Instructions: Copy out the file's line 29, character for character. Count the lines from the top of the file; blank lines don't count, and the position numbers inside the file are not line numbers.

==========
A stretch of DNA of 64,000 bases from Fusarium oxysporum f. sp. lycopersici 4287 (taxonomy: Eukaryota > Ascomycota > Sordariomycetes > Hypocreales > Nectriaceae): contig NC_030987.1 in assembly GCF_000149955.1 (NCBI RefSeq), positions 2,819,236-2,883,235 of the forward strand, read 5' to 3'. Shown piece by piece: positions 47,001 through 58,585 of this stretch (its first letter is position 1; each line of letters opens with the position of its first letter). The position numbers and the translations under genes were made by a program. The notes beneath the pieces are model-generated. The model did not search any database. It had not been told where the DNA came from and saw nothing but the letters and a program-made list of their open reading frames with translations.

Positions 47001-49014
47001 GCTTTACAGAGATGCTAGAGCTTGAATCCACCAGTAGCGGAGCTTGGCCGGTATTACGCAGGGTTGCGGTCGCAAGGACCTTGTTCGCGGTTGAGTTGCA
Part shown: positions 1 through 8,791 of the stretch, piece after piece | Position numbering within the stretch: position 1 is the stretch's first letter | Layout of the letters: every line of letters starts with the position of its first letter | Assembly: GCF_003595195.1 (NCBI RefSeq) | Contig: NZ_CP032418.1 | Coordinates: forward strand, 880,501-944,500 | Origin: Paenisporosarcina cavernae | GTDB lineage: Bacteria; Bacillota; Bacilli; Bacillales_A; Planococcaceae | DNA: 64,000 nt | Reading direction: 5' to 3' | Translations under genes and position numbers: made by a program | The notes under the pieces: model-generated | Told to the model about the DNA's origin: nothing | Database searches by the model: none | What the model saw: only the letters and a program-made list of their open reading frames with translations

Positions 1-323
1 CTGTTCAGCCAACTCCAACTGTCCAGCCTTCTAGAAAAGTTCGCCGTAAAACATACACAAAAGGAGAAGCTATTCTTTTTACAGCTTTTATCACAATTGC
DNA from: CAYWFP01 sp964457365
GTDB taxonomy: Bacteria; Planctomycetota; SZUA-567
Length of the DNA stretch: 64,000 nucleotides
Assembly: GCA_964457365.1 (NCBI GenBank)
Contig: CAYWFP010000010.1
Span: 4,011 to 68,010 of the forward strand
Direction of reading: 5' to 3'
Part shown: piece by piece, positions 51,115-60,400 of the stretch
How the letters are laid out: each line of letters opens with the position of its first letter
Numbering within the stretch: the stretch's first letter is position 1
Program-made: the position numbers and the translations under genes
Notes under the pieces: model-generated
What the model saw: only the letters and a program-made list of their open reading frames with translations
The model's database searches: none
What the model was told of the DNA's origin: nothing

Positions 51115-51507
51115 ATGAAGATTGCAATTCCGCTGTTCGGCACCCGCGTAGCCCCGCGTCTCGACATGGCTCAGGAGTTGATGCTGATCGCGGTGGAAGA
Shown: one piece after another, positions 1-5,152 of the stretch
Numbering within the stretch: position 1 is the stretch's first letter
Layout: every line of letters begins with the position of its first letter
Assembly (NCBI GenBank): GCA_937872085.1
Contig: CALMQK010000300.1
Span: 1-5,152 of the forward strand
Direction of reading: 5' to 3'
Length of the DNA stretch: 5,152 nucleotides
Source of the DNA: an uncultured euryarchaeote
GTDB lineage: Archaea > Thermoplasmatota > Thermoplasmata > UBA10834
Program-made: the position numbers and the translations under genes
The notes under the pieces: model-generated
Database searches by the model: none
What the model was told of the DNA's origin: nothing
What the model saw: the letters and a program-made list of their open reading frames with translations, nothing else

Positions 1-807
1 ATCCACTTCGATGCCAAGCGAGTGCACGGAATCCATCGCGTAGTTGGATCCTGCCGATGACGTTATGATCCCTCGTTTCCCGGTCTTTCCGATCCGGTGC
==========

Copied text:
Span: 1-5,152 of the forward strand